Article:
Ricardo De Mambro Santos
  • Ricardo De Mambro Santos
  • Associate Professor of Art History
  • Italian and European Renaissance and Mannerism
  • Ford Hall, Room 312
  • 503-370-6523

Ricardo De Mambro Santos

Education

  • B. A., M.A., Università di Roma “La Sapienza” (Italy)
  • Ph.D., Università degli Studi di Bologna (Italy)
  • Post-Doctoral, Istituto Italiano di Scienze Umane – Palazzo Strozzi, Firenze (Italy)

Research and Teaching

Professor De Mambro Santos is an expert in Italian and European Renaissance and Mannerism. He has taught for twelve years in the Department of Art History at the University of Rome courses on Renaissance Art Literature and Visual Culture as well as classes on Methodologies of Art Criticism. In the Department of Oriental Studies at the University of Rome, he has also taught courses on the activity of European painters in India, China and Japan from the sixteenth- to the eighteenth-century. More recently, as a Visiting Professor, he taught at the University of Washington and Whitman College classes on Northern Renaissance, Brazilian visual culture, and theories of art from Neoclassicism to Postmodernism.

His major publications are dedicated to the analysis of European Renaissance treatises on art, with particular attention to the writings of Leonardo da Vinci, Giorgio Vasari and Karel van Mander. Besides his wide-ranging expertise in European visual culture from the fifteenth- to the eighteenth-century, Professor De Mambro Santos has conducted several researches in complementary fields (including art theory, film studies, textual studies, and semiotics). He is also strongly interested on problems related to the Historiography of Art and have published many articles on Julius von Schlosser, Benedetto Croce and Lionello Venturi. Directly related to this scholarly interest is his activity as a member of the editorial board of the Journal of Art Historiography, recently founded by the University of Glasgow in collaboration with the Gombrich Archives.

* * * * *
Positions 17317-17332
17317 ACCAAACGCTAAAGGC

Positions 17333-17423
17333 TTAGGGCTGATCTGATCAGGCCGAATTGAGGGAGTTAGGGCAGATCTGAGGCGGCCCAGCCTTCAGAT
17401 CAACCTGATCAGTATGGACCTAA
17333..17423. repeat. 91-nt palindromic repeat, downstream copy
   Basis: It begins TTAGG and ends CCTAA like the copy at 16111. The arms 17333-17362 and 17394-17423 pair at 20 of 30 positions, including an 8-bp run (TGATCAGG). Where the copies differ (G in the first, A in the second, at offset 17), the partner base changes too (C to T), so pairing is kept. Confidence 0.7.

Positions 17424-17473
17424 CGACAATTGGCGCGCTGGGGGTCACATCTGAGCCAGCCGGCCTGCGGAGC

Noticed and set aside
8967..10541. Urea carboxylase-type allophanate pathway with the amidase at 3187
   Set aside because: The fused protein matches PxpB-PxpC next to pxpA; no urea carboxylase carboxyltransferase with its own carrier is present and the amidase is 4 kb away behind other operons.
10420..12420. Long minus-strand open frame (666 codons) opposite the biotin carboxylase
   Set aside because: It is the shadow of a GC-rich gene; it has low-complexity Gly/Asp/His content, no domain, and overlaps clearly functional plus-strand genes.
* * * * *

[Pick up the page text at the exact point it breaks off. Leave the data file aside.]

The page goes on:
In 2002, he has taken part in the organization of an important exhibit, Dove il Si Suona, held at the Galleria degli Uffizi, in Florence, as the curator of the section entitled “The Fortune of Italian Art Literature,” which featured paintings, engravings, and books from the Renaissance through the eighteenth-century. Given his interests in film studies, he has also written documentaries for the Italian Television (RAI Educational) and curated several art exhibits, including some major shows on Federico Fellini for the Museum of Rome and the University of Washington’s Fellinianacelebration in 2003 (The Gladiator Nun: Fellini’s Women, at the Henry Art Gallery, an exhibit of original drawings by Fellini; andThe Beautiful Confusion: Fellini and Secchiaroli on the Set of 8 ½). In 2005, he was once again the curator of an exhibit of Fellini’s drawings (Fellini: Erotomachia) at the Karikaturmuseum in Krems, Austria. In 2008, he produced a documentary on Leonardo da Vinci for the Japanese Network Television.

He has just finished a study on the influence of Karel van Mander’s art theory in the production and the reception of paintings, drawings, and prints in Holland between sixteenth- and seventeenth-century (Picturams Labyrinthus. Theory and Practice of the “Art of Painting” in Holland Around 1600). He is currently engaged in the completion of four major projects: a study on the collection of drawings and prints gathered by Count Alessandro Maggiori between 1788 and 1829, with the organization of an exhibit at the Hallie Ford Museum of Art (scheduled on Fall 2011: The Renaissance Revival) and the publication of a critical catalogue of the artworks present in such a remarkable collection; a monograph on the activity of Leonardo da Vinci in Rome and his connections with the congregation of the so-called “Amadeits,” i.e. the religious followers of the Blessed Amadeo in Rome and Milan; a study on the interplay of forgery, irony, and interpicturiality in Netherlandish Mannerism, and finally, a research on a particular kind of reception of the concept of Renaissance in eighteenth- and nineteenth-century Italian art discourses, with the introduction of a new hermeneutical category: “Meta-Renaissance.”